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U.S. ponders American Taliban figher's fate

Walker was wounded before being captured at a fortress holding Taliban prisoners near Mazar-e Sharif.
Walker was wounded before being captured at a fortress holding Taliban prisoners near Mazar-e Sharif.  

WASHINGTON (CNN) -- President Bush declined to say Monday whether he thought John Walker, an American captured while fighting with the Taliban, should face the death penalty, as some -- including New York City Mayor Rudy Giuliani -- have suggested.

"I'm going to let the appropriate law-enforcement agencies make recommendations to me," Bush said. "He has been questioned, properly questioned, by the U.S government. I have yet to see the transcript myself, but we'll make the decision on what to do with Mr. Walker."

Meanwhile, a San Francisco, California, attorney hired by Walker's parents, James Brosnahan, issued a statement Monday saying that the family has received no response to repeated requests for access to Walker and information about him. Walker has been interrogated for 16 days without his attorney being present, Brosnahan said.

U.S. authorities are considering what charges to bring against the American captured while fighting with the Taliban. CNN's Susan Candiotti reports (December 18)

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"Whatever the accusation, John has constitutional rights," Brosnahan said. "Getting to the facts, allowing an accused person to talk with his attorney, ensuring that our system operates fairly regardless of the allegation -- that is what the Constitution was designed to protect."

Walker, 20, was taken into custody by the U.S. military this month after a bloody prison uprising in northern Afghanistan.

"With Mr. Walker, the government is still ascertaining what the facts are involved," White House press secretary Ari Fleischer said. "The Department of Defense and others are still inquiring to determine exactly what happened to Mr. Walker, how he came to be a Taliban, what activities he actually engaged in as a member of the Taliban."

In an interview with CNN about three weeks ago, Walker -- speaking from a hospital bed before he was taken into U.S. custody -- said he attended al Qaeda terrorist training camps in Afghanistan and saw Osama bin Laden many times while there.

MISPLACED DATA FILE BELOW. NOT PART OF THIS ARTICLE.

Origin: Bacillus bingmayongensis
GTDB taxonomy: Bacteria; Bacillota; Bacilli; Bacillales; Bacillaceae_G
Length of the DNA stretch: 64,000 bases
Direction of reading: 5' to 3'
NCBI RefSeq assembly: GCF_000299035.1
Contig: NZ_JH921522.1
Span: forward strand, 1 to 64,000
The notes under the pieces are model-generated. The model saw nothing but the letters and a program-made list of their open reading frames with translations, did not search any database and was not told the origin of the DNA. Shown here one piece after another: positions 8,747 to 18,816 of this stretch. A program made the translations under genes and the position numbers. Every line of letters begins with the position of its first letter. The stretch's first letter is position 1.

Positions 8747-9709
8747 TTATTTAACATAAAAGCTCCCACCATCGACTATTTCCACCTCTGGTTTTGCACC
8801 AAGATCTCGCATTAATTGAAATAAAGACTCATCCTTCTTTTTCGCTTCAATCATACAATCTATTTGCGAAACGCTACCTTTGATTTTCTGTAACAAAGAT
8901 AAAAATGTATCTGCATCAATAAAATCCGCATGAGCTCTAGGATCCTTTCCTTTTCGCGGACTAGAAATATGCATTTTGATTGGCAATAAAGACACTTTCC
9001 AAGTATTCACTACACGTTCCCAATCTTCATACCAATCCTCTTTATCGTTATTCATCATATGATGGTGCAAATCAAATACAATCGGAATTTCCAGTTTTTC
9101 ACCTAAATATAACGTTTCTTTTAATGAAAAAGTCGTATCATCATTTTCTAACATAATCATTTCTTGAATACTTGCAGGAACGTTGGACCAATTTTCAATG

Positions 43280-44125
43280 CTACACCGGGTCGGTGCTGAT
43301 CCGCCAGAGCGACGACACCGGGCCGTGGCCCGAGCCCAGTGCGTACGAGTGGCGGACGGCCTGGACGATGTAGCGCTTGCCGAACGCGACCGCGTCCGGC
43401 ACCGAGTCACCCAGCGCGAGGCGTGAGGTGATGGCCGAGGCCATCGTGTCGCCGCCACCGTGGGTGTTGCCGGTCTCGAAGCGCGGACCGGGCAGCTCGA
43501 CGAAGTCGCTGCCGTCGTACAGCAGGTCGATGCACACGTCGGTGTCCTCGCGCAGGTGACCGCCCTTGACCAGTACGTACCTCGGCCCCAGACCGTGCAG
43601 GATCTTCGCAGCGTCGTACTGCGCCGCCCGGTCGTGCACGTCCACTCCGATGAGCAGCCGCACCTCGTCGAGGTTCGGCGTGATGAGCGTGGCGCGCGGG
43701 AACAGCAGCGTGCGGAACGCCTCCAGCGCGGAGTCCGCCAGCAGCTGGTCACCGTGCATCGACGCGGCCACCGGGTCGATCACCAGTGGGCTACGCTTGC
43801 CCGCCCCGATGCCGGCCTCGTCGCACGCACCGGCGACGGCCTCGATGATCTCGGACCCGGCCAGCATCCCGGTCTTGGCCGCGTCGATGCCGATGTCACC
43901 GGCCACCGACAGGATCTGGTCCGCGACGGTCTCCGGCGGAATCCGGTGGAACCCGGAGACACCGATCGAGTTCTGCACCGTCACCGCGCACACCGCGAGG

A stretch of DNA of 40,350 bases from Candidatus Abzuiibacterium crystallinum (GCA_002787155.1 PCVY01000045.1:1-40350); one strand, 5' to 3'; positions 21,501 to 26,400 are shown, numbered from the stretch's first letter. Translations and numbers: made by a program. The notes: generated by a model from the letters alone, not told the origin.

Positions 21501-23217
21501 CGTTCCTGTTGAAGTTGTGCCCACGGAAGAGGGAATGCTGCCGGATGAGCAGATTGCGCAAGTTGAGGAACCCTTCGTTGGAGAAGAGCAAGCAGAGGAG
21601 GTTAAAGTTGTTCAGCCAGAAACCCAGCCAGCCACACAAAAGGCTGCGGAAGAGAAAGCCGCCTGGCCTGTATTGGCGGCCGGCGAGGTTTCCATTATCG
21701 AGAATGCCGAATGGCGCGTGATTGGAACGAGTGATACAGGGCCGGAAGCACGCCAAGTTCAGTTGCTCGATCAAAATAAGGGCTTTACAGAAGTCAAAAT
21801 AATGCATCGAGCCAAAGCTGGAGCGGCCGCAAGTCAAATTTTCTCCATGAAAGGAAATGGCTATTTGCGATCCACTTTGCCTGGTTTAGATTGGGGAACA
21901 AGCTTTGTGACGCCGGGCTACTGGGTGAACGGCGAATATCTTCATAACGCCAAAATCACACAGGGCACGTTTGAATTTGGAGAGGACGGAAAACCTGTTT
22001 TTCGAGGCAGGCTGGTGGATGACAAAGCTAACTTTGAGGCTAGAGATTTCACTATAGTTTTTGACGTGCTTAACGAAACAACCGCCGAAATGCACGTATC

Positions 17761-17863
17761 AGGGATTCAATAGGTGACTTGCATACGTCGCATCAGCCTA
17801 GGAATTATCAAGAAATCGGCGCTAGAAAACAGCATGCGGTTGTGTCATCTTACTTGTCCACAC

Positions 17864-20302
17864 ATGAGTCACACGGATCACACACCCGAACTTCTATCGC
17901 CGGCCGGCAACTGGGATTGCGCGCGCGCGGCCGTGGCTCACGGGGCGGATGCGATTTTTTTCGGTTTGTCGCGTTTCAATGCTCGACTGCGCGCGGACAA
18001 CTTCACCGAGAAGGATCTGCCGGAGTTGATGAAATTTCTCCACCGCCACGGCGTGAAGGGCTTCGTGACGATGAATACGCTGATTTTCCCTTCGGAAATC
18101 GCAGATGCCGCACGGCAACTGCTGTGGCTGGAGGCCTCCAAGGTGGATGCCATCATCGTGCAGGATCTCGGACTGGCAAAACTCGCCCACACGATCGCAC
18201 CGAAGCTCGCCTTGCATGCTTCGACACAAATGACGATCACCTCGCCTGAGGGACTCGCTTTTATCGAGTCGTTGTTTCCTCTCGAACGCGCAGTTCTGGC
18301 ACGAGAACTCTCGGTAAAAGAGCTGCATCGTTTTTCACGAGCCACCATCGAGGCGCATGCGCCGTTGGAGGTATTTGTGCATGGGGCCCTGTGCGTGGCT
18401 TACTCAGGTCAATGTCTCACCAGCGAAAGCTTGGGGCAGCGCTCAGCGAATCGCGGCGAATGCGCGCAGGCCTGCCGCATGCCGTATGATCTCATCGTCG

Bush administration officials have said nothing publicly on reports that he has admitted to being a member of al Qaeda.

Fleischer noted that, whatever becomes of Walker, he will not face a military tribunal, as Bush is allowing them only for non-U.S. citizens. Walker is a citizen, he said.

Walker was transferred out of Afghanistan on Friday to the USS Peleliu, an amphibious assault ship in the Arabian Sea. He will remain on the ship until officials decide how to dispose of his case.

Brosnahan said the only communication between Walker and his parents was a note they received December 11, dictated to the Red Cross and signed by Walker December 3.

In a return letter, they told their son they had retained a lawyer for him, but the parents have received no confirmation that their son got the letter, Brosnahan said.

The only information the Department of Defense has released to his family and attorney was a short letter on December 14. Military officials said they were providing him medical attention and treating him "humanely, consistent with the Geneva Convention protections for prisoners of war," the letter said.

"He has now been held in custody and reportedly subject to ongoing interrogations by various government agents for 16 days without any access to an attorney and without the ability to communicate with his family," Brosnahan said. "We continue to seek the government's help in giving John's parents access to their son."

Giuliani said Sunday that prosecutors ought to give "a lot of consideration" to seeking for the death penalty against Walker.


• New York Mayor Rudy Giuliani

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